Seymour Cray would have loved this. Some of his computers were all NAND gates.

dhosek 30 days ago [-]

The supercomputers (all?) used wirewrap rather than PCBs. I heard a story once about someone coming in for a demo of a supercomputer and Cray realized there was a bug in the hardware during the demo and while the potential customers were at lunch, he rewired the machine to fix the bug.

Animats 30 days ago [-]

Right. Seymour Cray said that the two big problems in supercomputing were "the thickness of the mat" (of wires on the backplane) and getting rid of the heat.

I wonder if any of his machines ever caught fire, causing an localized out-of-season aurora borealis. On the other hand, Cray machines are never mentioned in the "Halt and Catch Fire" machine code instruction humor.

greenavocado 30 days ago [-]

Can anybody recommend challenges similar to this one?

wayoverthecloud 30 days ago [-]

Try emulating Message Passing Interface. Could be lot more challenging though.

That's because in NMOS logic (maybe there's a symmetric reason in TTL, but I don't know for sure) you can implement a NOR with two parallel transistors between a pullup and ground, producing a zero output if either input is high. The symmetric NAND circuit requires two transistors in series, and therefore switches more slowly.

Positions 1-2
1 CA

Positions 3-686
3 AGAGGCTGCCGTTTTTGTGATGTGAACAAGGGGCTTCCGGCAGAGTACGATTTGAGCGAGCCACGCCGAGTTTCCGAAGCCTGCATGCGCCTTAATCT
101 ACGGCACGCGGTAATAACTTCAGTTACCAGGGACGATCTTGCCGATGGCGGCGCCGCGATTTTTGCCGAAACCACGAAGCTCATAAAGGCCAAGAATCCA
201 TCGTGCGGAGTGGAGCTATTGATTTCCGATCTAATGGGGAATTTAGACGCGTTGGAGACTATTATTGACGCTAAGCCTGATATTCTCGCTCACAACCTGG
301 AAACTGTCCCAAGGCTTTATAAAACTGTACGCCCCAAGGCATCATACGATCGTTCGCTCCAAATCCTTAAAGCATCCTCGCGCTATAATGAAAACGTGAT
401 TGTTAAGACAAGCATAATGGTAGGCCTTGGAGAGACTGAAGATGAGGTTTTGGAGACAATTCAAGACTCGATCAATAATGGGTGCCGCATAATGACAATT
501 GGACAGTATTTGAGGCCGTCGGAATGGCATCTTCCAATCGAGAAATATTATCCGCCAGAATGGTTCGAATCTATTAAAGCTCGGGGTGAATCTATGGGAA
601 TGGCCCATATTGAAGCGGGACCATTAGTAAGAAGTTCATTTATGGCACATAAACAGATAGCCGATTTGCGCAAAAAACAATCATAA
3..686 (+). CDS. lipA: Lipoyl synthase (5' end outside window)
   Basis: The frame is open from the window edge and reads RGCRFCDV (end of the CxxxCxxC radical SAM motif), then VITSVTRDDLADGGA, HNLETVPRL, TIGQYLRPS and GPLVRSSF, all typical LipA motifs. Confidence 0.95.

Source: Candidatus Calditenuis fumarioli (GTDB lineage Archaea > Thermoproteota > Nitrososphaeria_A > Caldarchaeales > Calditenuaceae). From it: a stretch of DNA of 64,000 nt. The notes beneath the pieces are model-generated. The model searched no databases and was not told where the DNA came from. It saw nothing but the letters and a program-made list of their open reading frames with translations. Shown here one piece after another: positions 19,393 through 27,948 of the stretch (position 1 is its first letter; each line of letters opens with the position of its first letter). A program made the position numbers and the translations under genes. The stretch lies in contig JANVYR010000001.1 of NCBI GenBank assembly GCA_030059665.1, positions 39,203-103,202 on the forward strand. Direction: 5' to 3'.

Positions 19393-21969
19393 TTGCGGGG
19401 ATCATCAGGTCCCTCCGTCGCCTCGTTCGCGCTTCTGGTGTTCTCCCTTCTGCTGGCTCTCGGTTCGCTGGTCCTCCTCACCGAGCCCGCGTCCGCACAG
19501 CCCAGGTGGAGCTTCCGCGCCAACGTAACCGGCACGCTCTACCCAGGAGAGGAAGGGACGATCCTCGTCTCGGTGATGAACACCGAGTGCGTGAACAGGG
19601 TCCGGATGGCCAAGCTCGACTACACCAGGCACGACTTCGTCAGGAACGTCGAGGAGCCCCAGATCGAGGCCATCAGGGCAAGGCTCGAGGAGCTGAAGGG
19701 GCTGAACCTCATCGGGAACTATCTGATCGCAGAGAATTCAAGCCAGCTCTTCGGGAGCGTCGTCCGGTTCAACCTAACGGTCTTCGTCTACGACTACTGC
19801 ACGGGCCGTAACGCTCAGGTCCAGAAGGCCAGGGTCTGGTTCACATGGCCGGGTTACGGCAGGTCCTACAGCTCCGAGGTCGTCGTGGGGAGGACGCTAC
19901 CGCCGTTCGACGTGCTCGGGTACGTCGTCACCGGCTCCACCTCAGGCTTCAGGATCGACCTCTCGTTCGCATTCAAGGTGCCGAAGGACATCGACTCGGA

a1369209993 30 days ago [-]

Conversely, PMOS logic has the exact opposite problem - NAND gates are parallel, while NOR gate are series.

Meanwhile, CMOS logic inherits both of these problems (in return for better performance in general), but due to semiconductor chemistry, PMOS transistors are weaker than NMOS ones (which was why NMOS was more widely used than PMOS in the first place), so NAND gates have two strong transistors in series and two weak transistors in parallel, which gives a better worst-case switching speed than a NOR gate (where the weak transistors are in series, and so switch noticably slower). This is where "NANDs are used for everything" comes from.

andai 30 days ago [-]

I thought it's the other way around, nand2tetris used NAND because it was already popular? At least I remember hearing in university that NANDs are used for everything? Can't remember why they're used for everything though (and why not NOR, for example).

30 days ago [-]

bramhaag 30 days ago [-]

Turing Complete[0] is a fun game similar to this where you create your own computer from NAND gates, including your own assembly language.

Wow, seriously impressive. And the fact that this is the work of basically a high-schooler.

I fear for the kind of competition my kids will have just to make it to college.